Amazon’s newest helping hand is a two-foot orange robot.
The Pegasus drive robot technology, which will join the ranks of Amazon’s Kiva robots, is already helping workers move individual packages at Amazon’s sorting center in Denver, the company said Wednesday at its re:MARS AI conference in Las Vegas.
The company plans to roll out the Pegasus drive to other sortation centers later this year.
The robots are attached to a conveyer belt that leads them to employees. The employees place a package on each of the robots, which travel to their predetermined eject station. The actions give rise to a “robot highway,” where robots simultaneously transport packages to different stations within the facility all under two minutes.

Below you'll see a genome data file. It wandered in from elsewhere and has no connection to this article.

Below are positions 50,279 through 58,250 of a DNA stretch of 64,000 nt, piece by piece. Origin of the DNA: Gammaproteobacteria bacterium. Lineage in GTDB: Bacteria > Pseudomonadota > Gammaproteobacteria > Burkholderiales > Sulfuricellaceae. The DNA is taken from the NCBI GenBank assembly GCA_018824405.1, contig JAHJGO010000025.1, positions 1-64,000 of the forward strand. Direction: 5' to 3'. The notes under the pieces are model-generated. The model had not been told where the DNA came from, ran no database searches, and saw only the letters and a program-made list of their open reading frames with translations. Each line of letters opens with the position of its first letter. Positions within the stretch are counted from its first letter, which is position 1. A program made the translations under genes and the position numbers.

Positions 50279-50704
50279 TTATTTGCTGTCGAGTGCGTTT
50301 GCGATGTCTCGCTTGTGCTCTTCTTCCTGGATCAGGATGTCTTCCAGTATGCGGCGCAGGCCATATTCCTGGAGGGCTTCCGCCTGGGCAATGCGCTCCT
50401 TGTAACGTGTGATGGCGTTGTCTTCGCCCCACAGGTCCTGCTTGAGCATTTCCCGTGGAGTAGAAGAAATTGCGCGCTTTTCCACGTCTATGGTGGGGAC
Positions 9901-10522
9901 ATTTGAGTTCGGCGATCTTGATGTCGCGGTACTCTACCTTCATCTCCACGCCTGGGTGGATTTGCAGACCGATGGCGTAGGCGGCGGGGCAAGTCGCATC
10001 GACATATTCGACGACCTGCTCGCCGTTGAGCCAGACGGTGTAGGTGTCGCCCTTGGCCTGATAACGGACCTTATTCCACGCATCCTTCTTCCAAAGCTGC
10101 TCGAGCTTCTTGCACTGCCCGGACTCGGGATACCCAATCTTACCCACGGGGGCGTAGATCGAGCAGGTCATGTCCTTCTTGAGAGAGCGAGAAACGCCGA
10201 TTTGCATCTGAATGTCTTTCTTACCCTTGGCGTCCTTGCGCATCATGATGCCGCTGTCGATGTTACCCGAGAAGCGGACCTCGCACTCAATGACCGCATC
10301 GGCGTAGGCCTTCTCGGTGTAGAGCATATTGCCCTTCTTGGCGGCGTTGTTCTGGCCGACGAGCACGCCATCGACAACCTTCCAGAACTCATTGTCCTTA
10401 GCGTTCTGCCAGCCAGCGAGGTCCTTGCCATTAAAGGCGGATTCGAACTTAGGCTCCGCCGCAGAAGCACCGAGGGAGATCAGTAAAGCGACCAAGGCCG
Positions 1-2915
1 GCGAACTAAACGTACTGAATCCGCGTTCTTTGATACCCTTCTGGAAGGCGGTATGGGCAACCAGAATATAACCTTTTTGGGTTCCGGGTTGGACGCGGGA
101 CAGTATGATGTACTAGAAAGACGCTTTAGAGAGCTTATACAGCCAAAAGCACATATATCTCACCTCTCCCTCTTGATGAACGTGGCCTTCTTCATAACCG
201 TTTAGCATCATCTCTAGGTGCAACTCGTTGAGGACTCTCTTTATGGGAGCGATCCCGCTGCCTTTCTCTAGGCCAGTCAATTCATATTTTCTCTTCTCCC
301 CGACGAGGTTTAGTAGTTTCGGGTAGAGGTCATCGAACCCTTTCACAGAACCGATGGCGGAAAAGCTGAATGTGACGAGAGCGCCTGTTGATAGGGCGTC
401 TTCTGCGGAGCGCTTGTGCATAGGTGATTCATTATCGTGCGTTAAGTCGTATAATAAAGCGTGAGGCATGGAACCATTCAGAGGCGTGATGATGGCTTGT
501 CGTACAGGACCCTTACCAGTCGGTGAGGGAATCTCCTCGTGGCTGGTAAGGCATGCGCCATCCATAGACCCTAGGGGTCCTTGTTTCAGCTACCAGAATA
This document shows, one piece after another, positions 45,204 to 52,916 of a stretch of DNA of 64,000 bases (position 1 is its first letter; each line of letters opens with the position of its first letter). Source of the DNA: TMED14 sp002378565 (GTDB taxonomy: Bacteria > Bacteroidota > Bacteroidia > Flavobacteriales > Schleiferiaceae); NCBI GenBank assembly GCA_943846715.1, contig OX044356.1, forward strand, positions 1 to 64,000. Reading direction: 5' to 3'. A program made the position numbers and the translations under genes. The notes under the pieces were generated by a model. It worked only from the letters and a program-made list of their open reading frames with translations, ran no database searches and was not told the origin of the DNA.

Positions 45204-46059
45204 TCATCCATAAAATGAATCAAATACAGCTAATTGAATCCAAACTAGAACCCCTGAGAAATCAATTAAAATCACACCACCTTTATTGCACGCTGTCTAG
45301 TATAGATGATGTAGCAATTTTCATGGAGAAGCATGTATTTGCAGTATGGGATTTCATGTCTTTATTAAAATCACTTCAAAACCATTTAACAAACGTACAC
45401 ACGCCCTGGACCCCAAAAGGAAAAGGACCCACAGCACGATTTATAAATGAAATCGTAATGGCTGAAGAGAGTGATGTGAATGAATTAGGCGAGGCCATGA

While 800 robotic units are already in place at this single facility, Amazon said they aren’t meant to replace their human counterparts.
“We employ the same number of the people now that we did before we had the robotics field. The robots just pick up the extra workload,” Cathryn Kachura, a flow control specialist from the Denver sorting center, said in a blog post.
Within six months of their launch in October 2018, the robots have already collectively traveled more than 1.5 million miles throughout the center.
“We will need to hire more people to help sustain the increased productivity levels,” Steve Campbell, director of Amazon Robotics Product Strategy, said in the blog post. “This is the chain reaction of job growth we strive for when designing robotic systems.”